Water was promised the people of Panama on the Fourth of July, 1905, and the promise was fulfilled. The occasion was appropriately celebrated, the local fire department turning out and making a test of the different hydrants. The work of paving and sewering the cities of Panama and Colon was carried out by this department, operations having practically been brought to a close on November 1, 1907.

The Rio Grande reservoir which supplies Panama and points between lies directly on the railroad ten miles from the city. Its original capacity was 396,000,000 gallons, but during the prolonged dry season of 1907, the consumption was so great as to require an increased stor

age supply. The reservoir has recently been enlarged to hold 521,000,000 gallons. The water is conveyed through a 16-inch main to another reservoir at Ancon, where it is filtered and distributed through the city mains. The water at times has a disagreeable odor and taste, but several analyses have been made by experts who state that the quality of the water compares favorably with that furnished Washington, Baltimore, Kansas City, and other places. The objectionable odor and taste is said to be due to the amount of harmless motile crustacea found in the waters of all tropical countries. There is a good deal of fine silt held in suspension, and it is advisable to boil the water before using for drinking purposes. The average daily consumption of water in Panama during November, 1907, was 775,367 gallons, as compared with 788,039 gallons in November, 1906. This shows a small falling off notwithstanding the fact that in November, 1906, there were only 625 connections compared with 1843 connections in November, 1907. The economy in consumption is wholly due to the installation of meters.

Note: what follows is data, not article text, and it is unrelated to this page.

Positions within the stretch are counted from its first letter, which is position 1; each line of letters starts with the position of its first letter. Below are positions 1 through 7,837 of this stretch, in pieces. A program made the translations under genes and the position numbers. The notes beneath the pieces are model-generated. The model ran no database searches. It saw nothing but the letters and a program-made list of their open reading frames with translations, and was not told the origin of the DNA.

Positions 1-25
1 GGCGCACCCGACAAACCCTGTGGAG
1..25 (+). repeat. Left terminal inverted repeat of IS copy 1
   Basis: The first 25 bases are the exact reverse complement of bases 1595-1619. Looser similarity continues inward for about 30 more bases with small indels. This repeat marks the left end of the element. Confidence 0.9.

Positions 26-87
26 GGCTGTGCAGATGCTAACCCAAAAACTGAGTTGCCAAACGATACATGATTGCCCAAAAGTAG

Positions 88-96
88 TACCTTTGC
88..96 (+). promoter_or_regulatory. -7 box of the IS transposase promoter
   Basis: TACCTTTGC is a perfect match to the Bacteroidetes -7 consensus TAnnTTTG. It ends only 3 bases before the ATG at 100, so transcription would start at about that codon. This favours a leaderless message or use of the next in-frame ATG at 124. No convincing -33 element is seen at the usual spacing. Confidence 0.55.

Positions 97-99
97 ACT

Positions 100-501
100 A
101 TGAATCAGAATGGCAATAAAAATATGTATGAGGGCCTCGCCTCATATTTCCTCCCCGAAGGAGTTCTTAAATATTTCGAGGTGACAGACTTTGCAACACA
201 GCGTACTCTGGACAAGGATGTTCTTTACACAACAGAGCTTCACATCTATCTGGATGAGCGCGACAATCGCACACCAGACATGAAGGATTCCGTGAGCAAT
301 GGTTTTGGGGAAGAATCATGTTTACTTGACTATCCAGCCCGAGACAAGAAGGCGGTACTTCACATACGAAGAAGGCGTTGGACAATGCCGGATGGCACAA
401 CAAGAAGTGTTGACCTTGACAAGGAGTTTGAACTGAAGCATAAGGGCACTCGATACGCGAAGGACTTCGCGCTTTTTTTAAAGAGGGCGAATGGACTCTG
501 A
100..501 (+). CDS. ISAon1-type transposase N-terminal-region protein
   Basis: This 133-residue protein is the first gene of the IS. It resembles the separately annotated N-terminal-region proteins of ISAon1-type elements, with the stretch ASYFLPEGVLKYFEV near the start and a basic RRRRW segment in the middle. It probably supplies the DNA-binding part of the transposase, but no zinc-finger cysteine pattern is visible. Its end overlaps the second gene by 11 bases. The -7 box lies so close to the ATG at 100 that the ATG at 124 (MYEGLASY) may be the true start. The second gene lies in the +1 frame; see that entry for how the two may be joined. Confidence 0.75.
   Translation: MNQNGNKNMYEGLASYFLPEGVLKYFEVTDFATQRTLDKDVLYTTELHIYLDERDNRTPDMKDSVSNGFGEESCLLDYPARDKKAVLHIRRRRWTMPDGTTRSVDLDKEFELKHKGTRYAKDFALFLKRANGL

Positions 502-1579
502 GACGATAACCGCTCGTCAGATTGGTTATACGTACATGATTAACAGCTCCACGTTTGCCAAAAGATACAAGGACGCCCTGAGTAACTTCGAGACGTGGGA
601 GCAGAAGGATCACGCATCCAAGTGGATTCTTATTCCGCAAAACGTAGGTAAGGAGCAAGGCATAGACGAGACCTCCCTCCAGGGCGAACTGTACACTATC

The district from Empire to Bas Obispo inclusive is supplied by the Camacho reservoir, with a capacity of 256,000,000 gallons. Gorgona, Matachin, Juan Grande and Mamei are supplied from a reservoir of $5,000,000 gallon capacity. The cities of Colon and Cristobal are furnished from the Brazos Brook reservoir, the capacity of which has recently been increased to 548,165,000 gallons. The normal average daily consumption in Colon is between 400,000 and 500,000 gallons.